2015 And The Burden Of Expectations

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It remains indeed an intriguing paradox that the relief and joy often associated with a year that is running to its full course is usually followed with the anxiety and palpable expectancy of the year being anticipated. That is the way of man.
In a time such as this when humans begin to show forth some of the traditional features of Janus- the double-faced Greek god, we look back to year 2014 with some sense of relief and gratitude to the almighty God that we survived the virulent Ebola virus, the spate of bombings from insurgency, the increasing cases of kidnapping road mishaps and the spiraling effects of certain economic policies.
Slowly but steadily 2014 is fading into the realm of history leaving behind memories of hard fought party primaries in a maturing democracy, dwindling oil prices at the international market, the unfortunate kidnapping of the Chibok girls, the sad failure of the Super Eagles to fly to the African Cup of Nations finals in Equatorial Guinea to defend the continental football trophy won two years ago in South Africa.
Looking ahead to the on-coming year, 2015, Nigerians are approaching the year with expectations bordering on heightened anxiety. The questions on the minds of many range from concerns on how the security situation across the country can be improved on especially in the troubled parts of the North Eastern part of the country.
2015 is also an election year. The presidential election is particularly critical as it will significantly determine the policy and developmental direction of the country for the next four years. Some say that the outcome will have a direct correlation with the security situation in the country. The election is predicted to be between incumbent President, Dr Goodluck Ebele Jonathan of the Peoples Democratic Party (PDP) and General Muhammadu Buhari (rtd) of the All Progressive Congress (APC). Both parties acknowledge that there is truly a contest ahead as it cannot be a walk over for any of the parties.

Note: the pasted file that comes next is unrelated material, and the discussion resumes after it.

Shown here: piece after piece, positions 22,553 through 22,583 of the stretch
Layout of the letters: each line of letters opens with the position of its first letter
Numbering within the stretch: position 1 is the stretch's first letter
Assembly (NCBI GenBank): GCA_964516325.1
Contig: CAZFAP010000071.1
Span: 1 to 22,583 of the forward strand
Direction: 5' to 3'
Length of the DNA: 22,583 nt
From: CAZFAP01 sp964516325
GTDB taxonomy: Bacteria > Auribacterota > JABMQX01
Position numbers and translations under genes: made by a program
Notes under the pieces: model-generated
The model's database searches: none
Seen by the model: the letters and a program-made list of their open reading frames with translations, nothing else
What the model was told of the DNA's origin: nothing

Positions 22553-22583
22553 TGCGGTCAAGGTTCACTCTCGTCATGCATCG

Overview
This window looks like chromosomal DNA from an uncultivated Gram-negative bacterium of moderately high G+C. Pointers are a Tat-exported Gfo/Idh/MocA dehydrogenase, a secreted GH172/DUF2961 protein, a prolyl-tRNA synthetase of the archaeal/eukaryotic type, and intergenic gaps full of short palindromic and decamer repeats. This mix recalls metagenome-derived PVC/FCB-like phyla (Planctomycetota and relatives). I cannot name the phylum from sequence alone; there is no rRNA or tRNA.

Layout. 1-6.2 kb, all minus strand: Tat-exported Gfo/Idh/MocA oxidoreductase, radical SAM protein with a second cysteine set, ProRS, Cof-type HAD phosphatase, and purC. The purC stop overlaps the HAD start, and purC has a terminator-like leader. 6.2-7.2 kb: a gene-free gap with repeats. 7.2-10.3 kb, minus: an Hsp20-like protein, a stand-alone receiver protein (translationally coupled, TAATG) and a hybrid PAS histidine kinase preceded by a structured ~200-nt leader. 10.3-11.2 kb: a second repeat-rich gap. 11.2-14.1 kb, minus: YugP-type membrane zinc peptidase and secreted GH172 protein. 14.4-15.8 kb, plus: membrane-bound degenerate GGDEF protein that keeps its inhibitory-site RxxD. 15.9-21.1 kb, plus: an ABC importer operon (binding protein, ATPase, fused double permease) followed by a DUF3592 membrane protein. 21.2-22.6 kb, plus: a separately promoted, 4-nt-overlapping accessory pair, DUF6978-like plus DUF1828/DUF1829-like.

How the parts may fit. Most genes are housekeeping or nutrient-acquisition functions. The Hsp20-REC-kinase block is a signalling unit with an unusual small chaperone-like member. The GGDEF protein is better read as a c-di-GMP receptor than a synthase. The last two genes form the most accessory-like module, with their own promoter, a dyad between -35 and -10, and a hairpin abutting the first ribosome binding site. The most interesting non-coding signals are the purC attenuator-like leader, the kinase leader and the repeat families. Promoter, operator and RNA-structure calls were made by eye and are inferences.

Nigerians are also looking forward to a year of far-reaching economic decisions arising from the dwindling revenue from oil, the main stay of the nation’s economy. With the steady drop in oil price, 2015 will certainly turn out to be the year of economic diversification.
Nigeria must of necessity have to source for revenue outside oil if the year’s budget projection is to be implemented. This will lead to the development of the non-oil sectors such as agriculture, manufacturing, solid minerals and tourism. There is no more need to postpone the evil day.
Some sections of the international community had predicted it to be the year the bubble will bust for the Nigerian federation. Many patriots are, however, of the opinion that 2015 will turn out to be the year for the entrenchment of the nation’s democracy. It is indeed the year that politics will be meeting economy at the altar of security and major policy decisions.
There is no doubt that Nigeria will wade through the historically significant year with some success stories to tell to the world just as was the case with the Ebola virus. As we say goodbye to 2014, it is indeed a season of great expectations for Nigerians as to what 2015 holds.